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Generative Modeling and Model-Based Reasoning for Robotics and AI
Aravind Rajeswaran · Emanuel Todorov · Igor Mordatch · William Agnew · Amy Zhang · Joelle Pineau · Michael Chang · Dumitru Erhan · Sergey Levine · Kimberly Stachenfeld · Marvin Zhang

Fri Jun 14 08:30 AM -- 06:00 PM (PDT) @ Hall A
Event URL: https://sites.google.com/view/mbrl-icml2019 »

Workshop website: https://sites.google.com/view/mbrl-icml2019

In the recent explosion of interest in deep RL, “model-free” approaches based on Q-learning and actor-critic architectures have received the most attention due to their flexibility and ease of use. However, this generality often comes at the expense of efficiency (statistical as well as computational) and robustness. The large number of required samples and safety concerns often limit direct use of model-free RL for real-world settings.

Model-based methods are expected to be more efficient. Given accurate models, trajectory optimization and Monte-Carlo planning methods can efficiently compute near-optimal actions in varied contexts. Advances in generative modeling, unsupervised, and self-supervised learning provide methods for learning models and representations that support subsequent planning and reasoning. Against this backdrop, our workshop aims to bring together researchers in generative modeling and model-based control to discuss research questions at their intersection, and to advance the state of the art in model-based RL for robotics and AI. In particular, this workshops aims to make progress on questions related to:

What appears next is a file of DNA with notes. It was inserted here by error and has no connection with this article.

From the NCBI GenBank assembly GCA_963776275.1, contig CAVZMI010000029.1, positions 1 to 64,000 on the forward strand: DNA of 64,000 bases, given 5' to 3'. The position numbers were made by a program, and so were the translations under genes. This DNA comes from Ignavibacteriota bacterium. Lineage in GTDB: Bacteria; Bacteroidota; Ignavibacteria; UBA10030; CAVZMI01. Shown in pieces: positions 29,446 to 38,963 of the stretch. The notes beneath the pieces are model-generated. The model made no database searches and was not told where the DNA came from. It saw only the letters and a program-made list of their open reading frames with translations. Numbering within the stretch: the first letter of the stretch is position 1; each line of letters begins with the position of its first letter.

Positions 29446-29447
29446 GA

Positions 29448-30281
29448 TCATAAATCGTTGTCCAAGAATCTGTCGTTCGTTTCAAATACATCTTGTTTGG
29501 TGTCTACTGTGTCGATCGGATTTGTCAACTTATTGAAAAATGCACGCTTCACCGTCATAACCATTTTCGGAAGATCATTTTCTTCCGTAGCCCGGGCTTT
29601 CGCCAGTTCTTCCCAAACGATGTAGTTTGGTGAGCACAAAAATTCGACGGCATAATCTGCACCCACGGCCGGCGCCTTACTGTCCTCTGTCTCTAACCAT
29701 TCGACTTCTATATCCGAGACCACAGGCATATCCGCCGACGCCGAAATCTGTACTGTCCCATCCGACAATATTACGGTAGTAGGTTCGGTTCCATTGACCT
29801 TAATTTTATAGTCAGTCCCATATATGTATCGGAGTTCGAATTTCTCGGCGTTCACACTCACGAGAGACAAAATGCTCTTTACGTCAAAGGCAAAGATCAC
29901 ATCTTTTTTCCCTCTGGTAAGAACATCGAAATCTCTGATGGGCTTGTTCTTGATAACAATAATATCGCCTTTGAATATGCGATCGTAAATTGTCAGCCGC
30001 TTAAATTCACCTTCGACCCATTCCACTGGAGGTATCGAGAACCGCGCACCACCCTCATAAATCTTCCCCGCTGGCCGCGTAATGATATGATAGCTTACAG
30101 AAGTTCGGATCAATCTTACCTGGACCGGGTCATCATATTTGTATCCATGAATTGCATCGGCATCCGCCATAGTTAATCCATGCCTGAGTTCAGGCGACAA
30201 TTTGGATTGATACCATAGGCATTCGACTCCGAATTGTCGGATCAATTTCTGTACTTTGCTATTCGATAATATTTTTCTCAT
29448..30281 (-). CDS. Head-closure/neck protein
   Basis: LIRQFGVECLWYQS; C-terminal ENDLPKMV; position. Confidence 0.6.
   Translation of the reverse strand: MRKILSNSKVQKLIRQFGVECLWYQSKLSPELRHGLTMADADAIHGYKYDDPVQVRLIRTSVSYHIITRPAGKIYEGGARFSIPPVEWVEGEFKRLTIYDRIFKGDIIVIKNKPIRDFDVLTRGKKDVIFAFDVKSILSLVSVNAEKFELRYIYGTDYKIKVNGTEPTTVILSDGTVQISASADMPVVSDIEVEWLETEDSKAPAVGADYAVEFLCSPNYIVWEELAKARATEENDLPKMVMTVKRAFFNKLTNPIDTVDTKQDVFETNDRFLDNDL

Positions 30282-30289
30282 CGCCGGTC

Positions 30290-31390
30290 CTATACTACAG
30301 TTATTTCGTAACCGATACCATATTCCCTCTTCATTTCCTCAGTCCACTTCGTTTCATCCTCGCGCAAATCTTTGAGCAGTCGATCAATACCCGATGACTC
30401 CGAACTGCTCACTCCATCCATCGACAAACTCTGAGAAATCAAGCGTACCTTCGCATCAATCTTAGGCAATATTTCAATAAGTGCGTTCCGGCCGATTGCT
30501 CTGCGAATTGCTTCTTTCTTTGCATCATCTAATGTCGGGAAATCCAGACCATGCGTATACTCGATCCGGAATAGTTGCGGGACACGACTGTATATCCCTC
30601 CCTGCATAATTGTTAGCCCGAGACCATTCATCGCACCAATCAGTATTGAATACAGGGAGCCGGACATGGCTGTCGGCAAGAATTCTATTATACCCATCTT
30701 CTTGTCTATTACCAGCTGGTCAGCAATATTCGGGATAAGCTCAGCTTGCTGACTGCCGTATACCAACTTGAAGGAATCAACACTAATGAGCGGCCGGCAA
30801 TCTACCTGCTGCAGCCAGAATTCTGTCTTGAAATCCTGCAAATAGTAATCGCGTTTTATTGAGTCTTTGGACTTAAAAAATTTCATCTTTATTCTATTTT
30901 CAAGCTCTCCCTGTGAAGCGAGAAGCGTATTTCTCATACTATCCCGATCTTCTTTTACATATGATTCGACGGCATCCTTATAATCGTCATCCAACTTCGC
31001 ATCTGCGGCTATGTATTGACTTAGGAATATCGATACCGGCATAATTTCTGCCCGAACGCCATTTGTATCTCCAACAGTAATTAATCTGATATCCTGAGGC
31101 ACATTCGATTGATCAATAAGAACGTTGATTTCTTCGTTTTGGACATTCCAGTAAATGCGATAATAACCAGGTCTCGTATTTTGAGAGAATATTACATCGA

1. How can we learn generative models efficiently? Role of data, structures, priors, and uncertainty.
2. How to use generative models efficiently for planning and reasoning? Role of derivatives, sampling, hierarchies, uncertainty, counterfactual reasoning etc.
3. How to harmoniously integrate model-learning and model-based decision making?
4. How can we learn compositional structure and environmental constraints? Can this be leveraged for better generalization and reasoning?

Fri 8:45 a.m. - 9:00 a.m.
Welcome and Introduction (Talk) [ Video
Aravind Rajeswaran
Fri 9:00 a.m. - 9:30 a.m.
Yann LeCun (Talk) [ Video
Fri 9:30 a.m. - 10:00 a.m.
Jessica Hamrick (Talk) [ Video
Fri 10:00 a.m. - 10:30 a.m.
Spotlight Session 1 (Talk) [ Video
Fri 11:00 a.m. - 11:30 a.m.
Stefan Schaal (Talk) [ Video
Fri 2:00 p.m. - 2:30 p.m.
David Silver (Talk) [ Video
Fri 3:30 p.m. - 4:00 p.m.
Byron Boots (Talk) [ Video
Fri 4:20 p.m. - 4:50 p.m.
Chelsea Finn (Talk) [ Video
Fri 4:50 p.m. - 5:20 p.m.
Abhinav Gupta (Talk) [ Video
Fri 5:20 p.m. - 6:00 p.m.
Discussion Panel (Panel) [ Video

Author Information

Aravind Rajeswaran (University of Washington)
Emanuel Todorov (University of Washington)
Igor Mordatch (OpenAI)
William Agnew (University of Washington)
Amy Zhang (McGill University)
Joelle Pineau (McGill University / Facebook)
Michael Chang (UC Berkeley)
Dumitru Erhan (Google Brain)
Sergey Levine (UC Berkeley)
Sergey Levine

Sergey Levine received a BS and MS in Computer Science from Stanford University in 2009, and a Ph.D. in Computer Science from Stanford University in 2014. He joined the faculty of the Department of Electrical Engineering and Computer Sciences at UC Berkeley in fall 2016. His work focuses on machine learning for decision making and control, with an emphasis on deep learning and reinforcement learning algorithms. Applications of his work include autonomous robots and vehicles, as well as computer vision and graphics. His research includes developing algorithms for end-to-end training of deep neural network policies that combine perception and control, scalable algorithms for inverse reinforcement learning, deep reinforcement learning algorithms, and more.

Kimberly Stachenfeld (Google)
Marvin Zhang (UC Berkeley)

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